• fivefootwo says:

      I apologize for my previous comment. Of course you can take as long as you would like to explain how you feel about a political act. I reacted in anger and what I wrote was completely unhelpful. again, please accept my apologies.

  18. __MikeG__ says:

    Julie, I respect your position and I think it took courage to write this post.

  19. sky says:

    I think you did yourself a disservice in writing an article about a topic you clearly haven't researched. As a yogi, myself, I also choose to look for solutions rather than simply focus on the problem. However, our nation has been so apathetic that the problem needs to be voiced loudly and publicly in order to wake up the sleeping majority. It seems your alarm has yet to go off.

  20. Sommer says:

    I like this dialogue very much, thank you for inspiring it. For me, the important thing about OWS isn't the message necessarily, but the act. The act of dissenting, of marching, of occupying ensures democracy.

  21. Darrin says:

    This article seems to have inspired that age-old tension between activism and spirituality, between working to change the world and working to change one's self. When will we get past this ridiculous false dichotomy and realize that both are essential? My favorite reference for this comes from Joanna Macy, who speaks of "The Great Turning" as happening in three areas: (1) Holding Actions (ie traditional activism), (2) Change in Structures, which has to do with creating alternatives to the present system (think co-ops, farmer's markets, local currency, ecovillages, etc.) and (3) Shift in Consciousness, which is largely self-explanatory. All these areas and inter-related and important, and offer various ways to get involved. That said, the author of this piece seems ill informed and perhaps even a bit condescending.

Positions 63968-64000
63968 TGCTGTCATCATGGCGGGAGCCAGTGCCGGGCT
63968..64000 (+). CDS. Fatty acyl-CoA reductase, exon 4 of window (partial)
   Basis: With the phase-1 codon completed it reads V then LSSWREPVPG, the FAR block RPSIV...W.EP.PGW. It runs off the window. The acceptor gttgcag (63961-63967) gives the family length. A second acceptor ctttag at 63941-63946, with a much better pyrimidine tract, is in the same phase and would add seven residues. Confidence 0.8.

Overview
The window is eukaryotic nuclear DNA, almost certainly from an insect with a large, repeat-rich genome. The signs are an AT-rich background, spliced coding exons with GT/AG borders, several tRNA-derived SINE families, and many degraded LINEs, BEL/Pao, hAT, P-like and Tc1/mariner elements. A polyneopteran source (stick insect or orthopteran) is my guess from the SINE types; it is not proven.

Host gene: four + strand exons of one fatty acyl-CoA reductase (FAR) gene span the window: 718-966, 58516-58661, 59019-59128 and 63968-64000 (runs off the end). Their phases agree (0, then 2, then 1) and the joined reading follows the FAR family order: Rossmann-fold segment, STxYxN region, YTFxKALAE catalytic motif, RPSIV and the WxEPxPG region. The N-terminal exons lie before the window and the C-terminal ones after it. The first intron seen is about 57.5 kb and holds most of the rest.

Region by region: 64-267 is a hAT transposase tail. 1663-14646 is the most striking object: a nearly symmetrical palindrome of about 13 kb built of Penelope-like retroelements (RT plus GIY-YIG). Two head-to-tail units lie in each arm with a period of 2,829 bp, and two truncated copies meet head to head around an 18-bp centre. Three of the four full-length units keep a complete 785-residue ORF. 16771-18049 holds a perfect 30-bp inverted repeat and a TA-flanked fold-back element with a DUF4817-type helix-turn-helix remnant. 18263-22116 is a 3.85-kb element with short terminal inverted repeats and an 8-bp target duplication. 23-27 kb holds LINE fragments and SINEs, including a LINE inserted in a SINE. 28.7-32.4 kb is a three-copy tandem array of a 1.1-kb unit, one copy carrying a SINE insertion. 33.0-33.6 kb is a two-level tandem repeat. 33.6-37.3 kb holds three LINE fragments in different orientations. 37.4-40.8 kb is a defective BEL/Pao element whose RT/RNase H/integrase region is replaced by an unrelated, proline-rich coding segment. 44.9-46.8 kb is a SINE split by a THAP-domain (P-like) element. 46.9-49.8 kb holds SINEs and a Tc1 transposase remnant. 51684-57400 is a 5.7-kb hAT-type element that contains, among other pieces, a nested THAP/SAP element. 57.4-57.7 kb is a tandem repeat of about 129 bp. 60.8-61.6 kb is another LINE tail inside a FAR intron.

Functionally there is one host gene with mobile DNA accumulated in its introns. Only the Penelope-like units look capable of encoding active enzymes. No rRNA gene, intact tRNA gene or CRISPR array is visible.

22. Jenifer says:

    I get a weird extrapolation out of this: "Because I don't know what this protest is about, everyone else must not know either."

    I can concede that there may be people who are swept up in the excitement of opposing proposition160something as the author was, but it is likely that the majority of the crowd, and even her own school friends, DID know what it was about and DID feel strongly and think for themselves that it must be opposed.

    Likewise, I can concede that there may be people in the Occupy movement who are there for the excitement and so on, but it's really not fair for the author to extrapolate that because she is thinking about it in a different way, everyone else is NOT thinking about it.

    I have thought a great deal about the Occupy movement, and researched it's origins, and observed what is going on. I've looked at myself deeply, and I see something very powerful happening.

    For me, the power of the movement is in three places:

    1. the people involved are shining a light on multiple grievances that many people — on the spectrum of political belief — agree on. it's saying "here is the problem." it is simply defining it without political focus. "These are the problems." It's not one central problem, it's "these are the PROBLEMS." So, there's the first part. These are the problems.